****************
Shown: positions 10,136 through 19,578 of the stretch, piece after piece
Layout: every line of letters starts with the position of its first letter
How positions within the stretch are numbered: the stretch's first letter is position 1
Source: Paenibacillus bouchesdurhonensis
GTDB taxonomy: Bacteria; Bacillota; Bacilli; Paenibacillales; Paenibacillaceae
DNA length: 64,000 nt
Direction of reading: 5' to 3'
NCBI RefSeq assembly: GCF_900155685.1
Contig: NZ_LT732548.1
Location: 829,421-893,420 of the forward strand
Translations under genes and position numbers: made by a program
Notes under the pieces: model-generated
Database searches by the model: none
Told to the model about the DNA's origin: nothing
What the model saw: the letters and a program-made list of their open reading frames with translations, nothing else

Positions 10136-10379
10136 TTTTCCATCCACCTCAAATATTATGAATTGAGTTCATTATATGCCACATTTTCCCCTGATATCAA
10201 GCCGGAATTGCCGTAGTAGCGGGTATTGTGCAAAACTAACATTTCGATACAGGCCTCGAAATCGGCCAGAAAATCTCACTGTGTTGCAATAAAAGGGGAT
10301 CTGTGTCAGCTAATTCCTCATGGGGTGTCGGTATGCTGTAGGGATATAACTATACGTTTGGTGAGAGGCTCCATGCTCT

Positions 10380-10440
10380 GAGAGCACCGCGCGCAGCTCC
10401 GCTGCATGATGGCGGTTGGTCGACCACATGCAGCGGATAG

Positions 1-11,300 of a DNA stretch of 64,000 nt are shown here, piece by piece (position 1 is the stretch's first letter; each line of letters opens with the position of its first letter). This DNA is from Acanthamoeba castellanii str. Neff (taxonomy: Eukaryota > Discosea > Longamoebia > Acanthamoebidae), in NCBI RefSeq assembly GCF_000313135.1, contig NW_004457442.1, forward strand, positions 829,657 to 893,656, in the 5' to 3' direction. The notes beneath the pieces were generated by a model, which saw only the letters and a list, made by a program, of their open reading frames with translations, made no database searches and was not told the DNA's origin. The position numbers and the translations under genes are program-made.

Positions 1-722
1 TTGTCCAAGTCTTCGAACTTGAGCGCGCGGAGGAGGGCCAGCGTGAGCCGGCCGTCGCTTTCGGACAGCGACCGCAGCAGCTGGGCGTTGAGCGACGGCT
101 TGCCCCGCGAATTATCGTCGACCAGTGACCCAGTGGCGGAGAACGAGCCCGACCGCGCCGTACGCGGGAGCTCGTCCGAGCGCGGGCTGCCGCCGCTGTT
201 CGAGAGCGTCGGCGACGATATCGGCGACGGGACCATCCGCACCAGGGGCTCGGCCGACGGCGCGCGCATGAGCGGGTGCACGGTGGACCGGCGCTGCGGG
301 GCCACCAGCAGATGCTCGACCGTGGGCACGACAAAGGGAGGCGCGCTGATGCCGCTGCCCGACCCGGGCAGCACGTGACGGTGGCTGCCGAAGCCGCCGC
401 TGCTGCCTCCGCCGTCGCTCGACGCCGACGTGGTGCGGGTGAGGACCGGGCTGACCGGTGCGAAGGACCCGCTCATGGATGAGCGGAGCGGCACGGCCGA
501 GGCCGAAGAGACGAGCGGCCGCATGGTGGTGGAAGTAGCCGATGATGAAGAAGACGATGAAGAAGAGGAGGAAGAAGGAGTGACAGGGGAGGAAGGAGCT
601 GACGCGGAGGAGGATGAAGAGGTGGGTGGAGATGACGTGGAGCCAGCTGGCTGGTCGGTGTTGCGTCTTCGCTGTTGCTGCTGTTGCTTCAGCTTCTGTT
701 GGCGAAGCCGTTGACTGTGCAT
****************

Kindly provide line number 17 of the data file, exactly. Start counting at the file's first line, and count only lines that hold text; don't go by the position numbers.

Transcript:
10136 TTTTCCATCCACCTCAAATATTATGAATTGAGTTCATTATATGCCACATTTTCCCCTGATATCAA